Family Roots Help Define New Chair

Governing Board Chair Neil CombeeGoverning Board Chair Neil Combee

The new Governing Board chair’s handshake is firm and dry, his gaze direct and steady.

It’s easy to picture him as a linebacker at Lakeland High School, zeroing in on the opposing team’s running back. The shortest distance between two points is a straight line. It’s also easy to imagine him, after a crushing tackle, helping the guy up and then telling him a funny story after the game.

If a person can be defined by place, then Neil Combee’s definition is rooted five generations deep in the soils of Polk County. Silas McClellan, “on my grandfather’s side,” was the third registered settler in Polk County. For the 49-year-old Neil, Lakeland has always been home.

Neil’s father was a dairyman who transitioned to sod and cattle. During the process of converting to sod and cattle, his father served for four years as a Lakeland police officer. His mother was a homemaker for many years before going to work for the U.S. Postal Service, where she spent 30 years before retiring.

“She’s an unbelievably kind, loving mother. Always put her kids first. Looking back, she made an awful lot of sacrifices for the kids so we could do what we wanted to do,” Neil said.

He was the second of four children, the only boy surrounded by girls, but he admits to no major gripes. “My sisters were always pretty good to me, taking care of me. It’s the way we grew up.”

The chores were split. He had the outside duties and his sisters the inside duties. “Of course, there were three of them and only one of me.”

In those days, before mechanical harvesting, all of the children did their share of stacking sod, with one sibling cutting and the others stacking. Neil nodded, remembering. “We stacked our share of sod.” The sod operation was year- round, and if it wasn’t football season, Neil was laying sod all over the greater Lakeland area.

The Lakeland of Neil’s youth was a much smaller place, close-knit, with two public high schools. “Everybody seemed to know everybody else. It was a great place to live.”

Neil played linebacker all three years of high school and also competed in the discus and shot put on the track team. His senior year, Bill Castle became the football coach. Many years and multiple state championships later, Castle remains the coach at Lakeland High. Roots grow deeply in Polk County.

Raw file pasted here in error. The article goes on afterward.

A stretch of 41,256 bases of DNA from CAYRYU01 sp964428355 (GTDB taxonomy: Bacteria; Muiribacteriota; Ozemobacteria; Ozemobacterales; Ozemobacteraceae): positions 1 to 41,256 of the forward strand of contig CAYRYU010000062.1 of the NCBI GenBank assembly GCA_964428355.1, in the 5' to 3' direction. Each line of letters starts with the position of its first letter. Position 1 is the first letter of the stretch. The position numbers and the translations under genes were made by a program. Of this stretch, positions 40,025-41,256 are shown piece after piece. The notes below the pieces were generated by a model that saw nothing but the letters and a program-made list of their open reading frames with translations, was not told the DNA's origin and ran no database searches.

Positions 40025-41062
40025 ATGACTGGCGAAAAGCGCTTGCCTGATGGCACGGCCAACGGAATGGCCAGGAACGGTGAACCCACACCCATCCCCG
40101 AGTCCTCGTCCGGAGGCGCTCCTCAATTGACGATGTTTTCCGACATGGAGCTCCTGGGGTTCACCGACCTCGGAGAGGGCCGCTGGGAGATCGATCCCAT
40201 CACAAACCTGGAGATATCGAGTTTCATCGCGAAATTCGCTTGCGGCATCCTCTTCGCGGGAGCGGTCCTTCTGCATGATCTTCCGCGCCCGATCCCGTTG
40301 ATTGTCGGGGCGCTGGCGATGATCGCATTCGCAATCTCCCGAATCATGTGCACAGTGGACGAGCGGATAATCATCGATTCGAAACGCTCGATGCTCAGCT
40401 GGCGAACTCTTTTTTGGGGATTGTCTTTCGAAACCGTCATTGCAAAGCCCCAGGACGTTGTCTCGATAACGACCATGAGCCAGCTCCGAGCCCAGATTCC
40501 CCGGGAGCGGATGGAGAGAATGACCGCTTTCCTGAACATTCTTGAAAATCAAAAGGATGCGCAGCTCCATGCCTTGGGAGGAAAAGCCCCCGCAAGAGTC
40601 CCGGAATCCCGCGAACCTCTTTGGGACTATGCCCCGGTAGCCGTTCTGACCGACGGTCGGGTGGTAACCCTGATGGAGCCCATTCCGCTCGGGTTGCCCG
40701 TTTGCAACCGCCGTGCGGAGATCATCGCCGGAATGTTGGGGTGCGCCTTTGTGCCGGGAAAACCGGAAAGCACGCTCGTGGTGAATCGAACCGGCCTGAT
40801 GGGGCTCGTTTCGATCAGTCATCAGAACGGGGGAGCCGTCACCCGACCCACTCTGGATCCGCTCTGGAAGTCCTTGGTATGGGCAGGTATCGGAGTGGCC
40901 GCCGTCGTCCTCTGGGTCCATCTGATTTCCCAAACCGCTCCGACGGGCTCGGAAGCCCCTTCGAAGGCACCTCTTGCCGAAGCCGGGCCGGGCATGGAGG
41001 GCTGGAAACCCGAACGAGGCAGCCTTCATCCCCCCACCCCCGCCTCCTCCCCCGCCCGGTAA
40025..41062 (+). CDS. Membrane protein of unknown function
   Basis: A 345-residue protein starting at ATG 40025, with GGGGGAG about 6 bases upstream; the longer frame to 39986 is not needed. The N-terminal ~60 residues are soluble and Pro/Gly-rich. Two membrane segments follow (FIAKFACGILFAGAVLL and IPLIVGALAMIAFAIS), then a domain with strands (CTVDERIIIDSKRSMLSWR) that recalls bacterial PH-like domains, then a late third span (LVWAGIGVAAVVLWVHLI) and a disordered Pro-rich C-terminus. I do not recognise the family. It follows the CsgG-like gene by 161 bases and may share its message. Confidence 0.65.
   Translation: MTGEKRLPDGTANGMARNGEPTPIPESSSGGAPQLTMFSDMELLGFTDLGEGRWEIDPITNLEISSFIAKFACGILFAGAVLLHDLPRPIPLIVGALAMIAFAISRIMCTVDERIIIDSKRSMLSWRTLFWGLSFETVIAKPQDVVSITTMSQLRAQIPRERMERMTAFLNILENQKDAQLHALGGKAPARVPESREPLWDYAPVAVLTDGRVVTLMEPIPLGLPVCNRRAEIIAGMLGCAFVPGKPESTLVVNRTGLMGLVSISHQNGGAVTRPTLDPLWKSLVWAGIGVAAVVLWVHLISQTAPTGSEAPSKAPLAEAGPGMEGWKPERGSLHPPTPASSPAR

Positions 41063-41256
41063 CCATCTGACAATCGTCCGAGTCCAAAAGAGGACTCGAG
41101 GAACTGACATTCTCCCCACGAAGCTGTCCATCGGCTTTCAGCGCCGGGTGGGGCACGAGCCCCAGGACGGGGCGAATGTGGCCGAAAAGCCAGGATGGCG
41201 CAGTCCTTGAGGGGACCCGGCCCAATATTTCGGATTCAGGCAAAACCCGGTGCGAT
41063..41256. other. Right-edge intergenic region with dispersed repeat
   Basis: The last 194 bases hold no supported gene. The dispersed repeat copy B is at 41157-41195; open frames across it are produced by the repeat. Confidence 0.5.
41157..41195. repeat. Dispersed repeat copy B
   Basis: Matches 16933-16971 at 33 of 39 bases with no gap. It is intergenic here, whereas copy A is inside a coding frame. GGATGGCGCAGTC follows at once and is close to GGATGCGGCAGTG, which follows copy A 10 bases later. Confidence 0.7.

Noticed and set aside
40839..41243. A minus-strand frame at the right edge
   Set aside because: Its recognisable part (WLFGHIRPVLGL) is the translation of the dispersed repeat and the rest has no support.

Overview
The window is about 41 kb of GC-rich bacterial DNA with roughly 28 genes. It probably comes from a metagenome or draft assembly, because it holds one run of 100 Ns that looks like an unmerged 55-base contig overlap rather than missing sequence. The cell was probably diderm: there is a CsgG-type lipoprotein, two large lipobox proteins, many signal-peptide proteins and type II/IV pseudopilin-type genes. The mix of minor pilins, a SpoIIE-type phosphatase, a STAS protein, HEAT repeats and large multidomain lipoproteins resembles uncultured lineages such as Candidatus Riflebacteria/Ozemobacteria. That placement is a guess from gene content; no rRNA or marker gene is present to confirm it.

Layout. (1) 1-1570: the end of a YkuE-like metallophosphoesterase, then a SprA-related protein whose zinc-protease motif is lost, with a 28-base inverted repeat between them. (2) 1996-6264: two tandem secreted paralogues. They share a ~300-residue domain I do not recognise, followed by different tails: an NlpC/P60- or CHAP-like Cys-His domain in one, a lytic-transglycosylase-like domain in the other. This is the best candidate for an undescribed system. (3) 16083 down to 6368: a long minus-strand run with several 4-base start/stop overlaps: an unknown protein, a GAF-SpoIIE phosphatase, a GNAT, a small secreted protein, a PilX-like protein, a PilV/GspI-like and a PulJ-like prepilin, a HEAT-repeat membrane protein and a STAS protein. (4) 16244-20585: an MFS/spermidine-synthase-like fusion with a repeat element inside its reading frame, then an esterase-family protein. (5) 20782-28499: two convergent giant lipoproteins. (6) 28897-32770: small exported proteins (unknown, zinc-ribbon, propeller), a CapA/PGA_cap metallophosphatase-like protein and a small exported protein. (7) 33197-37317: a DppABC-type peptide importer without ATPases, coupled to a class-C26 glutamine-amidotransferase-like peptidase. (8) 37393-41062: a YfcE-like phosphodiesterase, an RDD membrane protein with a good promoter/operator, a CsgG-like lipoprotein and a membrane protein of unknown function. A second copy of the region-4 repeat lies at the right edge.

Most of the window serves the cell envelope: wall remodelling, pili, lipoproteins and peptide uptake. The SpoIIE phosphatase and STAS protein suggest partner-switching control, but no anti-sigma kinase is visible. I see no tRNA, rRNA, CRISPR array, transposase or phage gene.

Neil also participated in student government through his civics class. Students spent a week at city hall, had their own board meetings and elected their own mayor . . . Neil Combee.

His early political success would be a sign of things to come, but first there was football and education. His athletic achievements earned him a chance at a small university in West Virginia now known as Salem University. But West Virginia was a long way from home for the Polk County youth. After three weeks, homesick, Neil figured it was time to leave.

“It was right before school started. Two of us left. Terry Denson . . . a really fast running back. He’d never been away from home either. He wouldn’t let me leave without him.”

Returning home, Neil attended Polk Community College for a year before letting a friend talk him into going to Florida State University and trying to be a walk-on for the football team. “It wasn’t nearly as far off as West Virginia.”

He made it onto the junior varsity team and experienced the thrill of playing in the big stadiums, but soon after that the university did away with its junior varsity program. Neil’s pretty sure it had nothing to do with his tenure. The university gave him meals and books, and he appreciated his time there. But with a typically candid self-assessment, he recognized he didn’t have the talent for varsity ball. It was time to return home, go to community college and work on that agribusiness degree.

“I figured my claim to fame would be playing JV football at FSU.”

Neil’s decision to return home had one life-changing effect. Had he stayed at FSU, he never would have been standing in line with friends to register for classes at Polk Community College. And he wouldn’t have seen the pretty, petite brunette with the beautiful smile. A friend knew her and waved. Neil asked his friend who she was. His friend said, “Linda Weatherford.” Neil replied, “OK, I’m going to marry that girl.”